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Have consumers discovered a hidden tax on women’s products?

It has been claimed that women are charged more than men for more-or-less the same product on the high street.

Accusations of “sexist” pricing have been identifiable since the 90s, with the issue re-emerging in recent months following comparison of over 800 products in the United States by the New York City Department of Consumer Affairs (NYCDCA) and a similar study in the United Kingdom by The Times.

The research concluded that products marketed for women cost 7% more on average than their male variants in the US and 37% more in the UK. Women’s products were also priced highest in 42% of the US sample.

alva has followed recent discussion around gender pricing and quantified the ramifications for reputation across different product markets. We monitored 20,277 pieces of content across the US and UK that made reference to the subject. All data was drawn from publicly available sources including print, online and social media between September 2015 to February 2016.

In this analysis we seek to address the following questions:

  • How has the issue of gender pricing permeated the UK and US?
  • In which product markets do we find the greatest consumer concern around gender pricing?
  • How have retailers responded to this issue?

A month-on-month view of gender pricing discussion in the US and UK

Figure 1: Discussion on gender pricing: US & UK


Discussion on gender pricing in US & UK

Concern for gender pricing emerged in September precipitated by a US national debate around gender wage disparity, with mainstream media making reference to terms such as “woman tax” and “pink tax”. Although interest peaked around the release of the NYCDCA report in December, the issue continued to be discussed subsequently through criticism by campaigner Chelsea Clinton and YouTuber Ingrid Nilsen even raising the issue to President Obama. In contrast, UK discussion increased post-publication as retailers began to respond publicly to the denunciation.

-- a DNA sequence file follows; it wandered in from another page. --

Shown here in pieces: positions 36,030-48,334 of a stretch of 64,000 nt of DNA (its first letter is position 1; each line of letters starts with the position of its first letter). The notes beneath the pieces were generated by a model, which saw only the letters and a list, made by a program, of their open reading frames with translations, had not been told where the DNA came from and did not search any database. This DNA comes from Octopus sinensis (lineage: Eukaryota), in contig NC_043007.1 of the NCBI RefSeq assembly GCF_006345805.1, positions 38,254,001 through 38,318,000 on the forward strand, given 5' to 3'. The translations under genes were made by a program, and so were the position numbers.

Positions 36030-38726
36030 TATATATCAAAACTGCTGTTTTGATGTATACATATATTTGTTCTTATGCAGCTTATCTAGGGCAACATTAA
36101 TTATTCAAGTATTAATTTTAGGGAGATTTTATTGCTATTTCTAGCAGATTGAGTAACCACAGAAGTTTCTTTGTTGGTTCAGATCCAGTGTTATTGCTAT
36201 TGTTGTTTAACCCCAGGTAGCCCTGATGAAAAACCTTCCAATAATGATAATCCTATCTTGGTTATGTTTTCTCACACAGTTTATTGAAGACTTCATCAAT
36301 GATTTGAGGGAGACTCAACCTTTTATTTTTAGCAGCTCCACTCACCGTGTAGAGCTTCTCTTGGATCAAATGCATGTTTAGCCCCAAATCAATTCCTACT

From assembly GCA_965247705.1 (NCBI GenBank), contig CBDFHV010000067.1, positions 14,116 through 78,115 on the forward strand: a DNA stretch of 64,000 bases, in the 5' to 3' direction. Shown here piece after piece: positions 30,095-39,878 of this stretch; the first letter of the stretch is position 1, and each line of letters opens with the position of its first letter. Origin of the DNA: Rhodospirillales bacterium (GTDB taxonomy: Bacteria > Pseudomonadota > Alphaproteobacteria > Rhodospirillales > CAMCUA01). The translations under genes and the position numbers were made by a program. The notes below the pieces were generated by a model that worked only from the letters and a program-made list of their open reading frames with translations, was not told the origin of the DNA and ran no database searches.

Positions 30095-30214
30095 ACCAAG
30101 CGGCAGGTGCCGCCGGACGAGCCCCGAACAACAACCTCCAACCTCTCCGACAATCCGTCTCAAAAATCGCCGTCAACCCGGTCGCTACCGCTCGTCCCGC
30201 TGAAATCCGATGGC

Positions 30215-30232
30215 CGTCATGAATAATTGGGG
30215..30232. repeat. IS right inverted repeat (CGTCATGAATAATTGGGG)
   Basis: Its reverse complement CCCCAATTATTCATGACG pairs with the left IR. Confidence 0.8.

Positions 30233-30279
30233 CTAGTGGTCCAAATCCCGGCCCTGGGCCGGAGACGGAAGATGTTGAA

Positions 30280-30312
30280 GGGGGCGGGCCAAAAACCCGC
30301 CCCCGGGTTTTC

US and UK consumer negativity for gender pricing across different products*

Figure 2: US consumer negativity


US consumer negativity

Figure 3: UK consumer negativity


UK consumer negativity

  1. Personal care products

Across samples, over half of all concern centred around personal care products (US & UK average: 50.54%). Consumers most frequently highlighted the product examples that featured in the research publications, including pink vs blue razors (UK) and Walgreens’ female vs male marketed shampoo (US). A London-based campaign also forced visibility around the sale of women’s eye cream by pharmacist Boots, which cost 27% more than the male variant. These items in particular were identified for being purchased across all age groups, which emphasised that “women pay more… their whole lives” and may explain why this product area received the most attention from dedicated Twitter campaign account @SexistSurcharge.

  1. Children’s toys & accessories